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Proposed cuts would eliminate 260 filled, full-time positions, says TBR

March 11, 2003

Plans to reduce base budgets by 9 percent submitted by the Tennessee Board of Regents' 45 institutions of higher education would result in the elimination of 650 full-time positions (260 of them filled), 161 part-time positions and 119 seasonal job slots, according to TBR spokesperson Mary Morgan.

Of the full-time positions, 260 are currently filled, as are 59 of the part-time positions. Savings from salaries and benefits account for 58 percent of the proposed cuts, with an additional 31 percent coming from a variety of measures to reduce operating costs. March 11, 2003

Plans to reduce base budgets by 9 percent submitted by the Tennessee Board of Regents' 45 institutions of higher education would result in the elimination of 650 full-time positions (260 of them filled), 161 part-time positions and 119 seasonal job slots, according to TBR spokesperson Mary Morgan.

Of the full-time positions, 260 are currently filled, as are 59 of the part-time positions. Savings from salaries and benefits account for 58 percent of the proposed cuts, with an additional 31 percent coming from a variety of measures to reduce operating costs.

While instruction and student services functions were cut proportionally less than other areas, they still face significant reductions. The system-wide percentage of cuts allocated to those two functions is less than their percentage of this year's budget.

Instruction comprises 51 percent of the FY 2002-2003 base budget but is taking only 45 percent of the budget cuts. The student services function accounts for 13 percent of the 2002-2003 budget but only 12 percent of the cuts. Institutional support, which is 12 percent of the budget, would suffer 15 percent of the cuts.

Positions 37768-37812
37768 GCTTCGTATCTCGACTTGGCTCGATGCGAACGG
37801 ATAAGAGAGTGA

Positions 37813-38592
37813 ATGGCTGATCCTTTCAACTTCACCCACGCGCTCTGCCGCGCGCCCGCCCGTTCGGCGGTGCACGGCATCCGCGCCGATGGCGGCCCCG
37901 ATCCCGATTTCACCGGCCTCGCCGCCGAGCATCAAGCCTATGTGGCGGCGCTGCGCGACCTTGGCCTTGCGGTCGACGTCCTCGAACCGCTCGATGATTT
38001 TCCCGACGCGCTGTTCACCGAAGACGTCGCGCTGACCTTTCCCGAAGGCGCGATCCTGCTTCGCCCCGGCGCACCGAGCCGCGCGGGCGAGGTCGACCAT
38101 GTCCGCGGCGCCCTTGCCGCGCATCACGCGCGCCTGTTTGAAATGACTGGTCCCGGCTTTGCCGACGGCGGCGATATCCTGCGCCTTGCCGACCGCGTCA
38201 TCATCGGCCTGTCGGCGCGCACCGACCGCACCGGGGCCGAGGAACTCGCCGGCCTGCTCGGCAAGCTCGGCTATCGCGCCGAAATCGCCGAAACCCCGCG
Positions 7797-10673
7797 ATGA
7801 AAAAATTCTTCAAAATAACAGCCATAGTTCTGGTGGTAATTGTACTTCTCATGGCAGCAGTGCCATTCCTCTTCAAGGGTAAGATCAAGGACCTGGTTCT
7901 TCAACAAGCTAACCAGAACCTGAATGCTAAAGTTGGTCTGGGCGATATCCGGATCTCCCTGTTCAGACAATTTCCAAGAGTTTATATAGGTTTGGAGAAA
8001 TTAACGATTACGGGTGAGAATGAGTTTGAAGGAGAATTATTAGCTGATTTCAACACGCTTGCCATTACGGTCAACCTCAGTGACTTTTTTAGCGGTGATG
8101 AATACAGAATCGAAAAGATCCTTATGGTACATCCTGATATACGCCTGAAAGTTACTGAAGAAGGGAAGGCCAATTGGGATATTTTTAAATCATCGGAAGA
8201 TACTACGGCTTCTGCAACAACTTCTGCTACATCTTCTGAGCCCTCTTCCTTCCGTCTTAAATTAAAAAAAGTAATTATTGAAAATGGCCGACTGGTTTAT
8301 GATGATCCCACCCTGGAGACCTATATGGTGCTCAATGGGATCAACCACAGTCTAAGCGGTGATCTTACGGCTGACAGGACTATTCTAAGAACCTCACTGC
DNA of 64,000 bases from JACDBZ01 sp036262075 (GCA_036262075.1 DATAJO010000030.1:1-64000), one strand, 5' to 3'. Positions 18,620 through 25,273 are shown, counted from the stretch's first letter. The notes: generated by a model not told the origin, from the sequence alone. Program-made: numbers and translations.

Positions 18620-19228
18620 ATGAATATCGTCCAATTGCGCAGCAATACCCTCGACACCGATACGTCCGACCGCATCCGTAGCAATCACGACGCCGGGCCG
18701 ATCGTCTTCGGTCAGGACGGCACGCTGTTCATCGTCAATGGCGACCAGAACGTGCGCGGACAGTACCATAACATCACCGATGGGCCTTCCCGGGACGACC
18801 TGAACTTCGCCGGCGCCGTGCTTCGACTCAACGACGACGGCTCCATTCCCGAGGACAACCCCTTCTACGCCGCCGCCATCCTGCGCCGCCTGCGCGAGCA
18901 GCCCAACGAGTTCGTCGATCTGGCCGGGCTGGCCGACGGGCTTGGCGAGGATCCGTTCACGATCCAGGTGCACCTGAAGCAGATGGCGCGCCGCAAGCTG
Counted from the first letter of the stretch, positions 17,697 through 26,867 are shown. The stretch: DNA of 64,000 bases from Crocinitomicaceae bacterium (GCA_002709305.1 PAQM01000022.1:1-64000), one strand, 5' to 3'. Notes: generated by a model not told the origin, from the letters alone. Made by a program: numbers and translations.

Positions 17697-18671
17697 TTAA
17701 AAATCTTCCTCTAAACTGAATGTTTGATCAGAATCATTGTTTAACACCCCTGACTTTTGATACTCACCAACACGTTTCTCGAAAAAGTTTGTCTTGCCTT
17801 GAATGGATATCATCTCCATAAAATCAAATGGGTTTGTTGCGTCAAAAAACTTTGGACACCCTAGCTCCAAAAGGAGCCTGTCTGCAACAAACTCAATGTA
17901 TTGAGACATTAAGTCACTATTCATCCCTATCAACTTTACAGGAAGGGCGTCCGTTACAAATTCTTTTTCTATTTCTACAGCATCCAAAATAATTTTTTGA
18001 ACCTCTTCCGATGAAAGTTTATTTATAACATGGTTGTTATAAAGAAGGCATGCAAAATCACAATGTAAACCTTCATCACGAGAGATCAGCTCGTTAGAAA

Fifteen programs at 12 Tennessee Technology Centers would be eliminated.

The 9 percent cut, which amounts to $57,346,200, would affect everything, the TBR says: class size, the number of class offerings, the temperatures in buildings, student aid and counseling, and travel.

Chancellor Charles Manning said, "Although I am pleased that our campuses were able to keep the proposed cuts to instruction and student services below their shares of the base budget, it is impossible to hold anything harmless given the magnitude of the reduction required.

"And in addition to the cuts, we're facing increased operating costs next year due to inflation and higher utility prices. There is no question students would feel and see the difference under this scenario."

Making up the entire 9 percent reduction by raising tuition is out of the question, Manning says. "It would require increases of over 57 percent at the ETSU College of Medicine, 44 percent at the technology centers, 19 percent at the community colleges and as high as 15 percent at the universities. But we certainly are looking at the likelihood of tuition increases."

Austin Peay administrators are still in the process of reviewing potential budget cuts. Information about the impact of the cuts on the University will be released early next week.

"We anticipate that with an adequate tuition increase, approved by the TBR, we will have only a minimal number of filled positions eliminated," says APSU President Sherry Hoppe.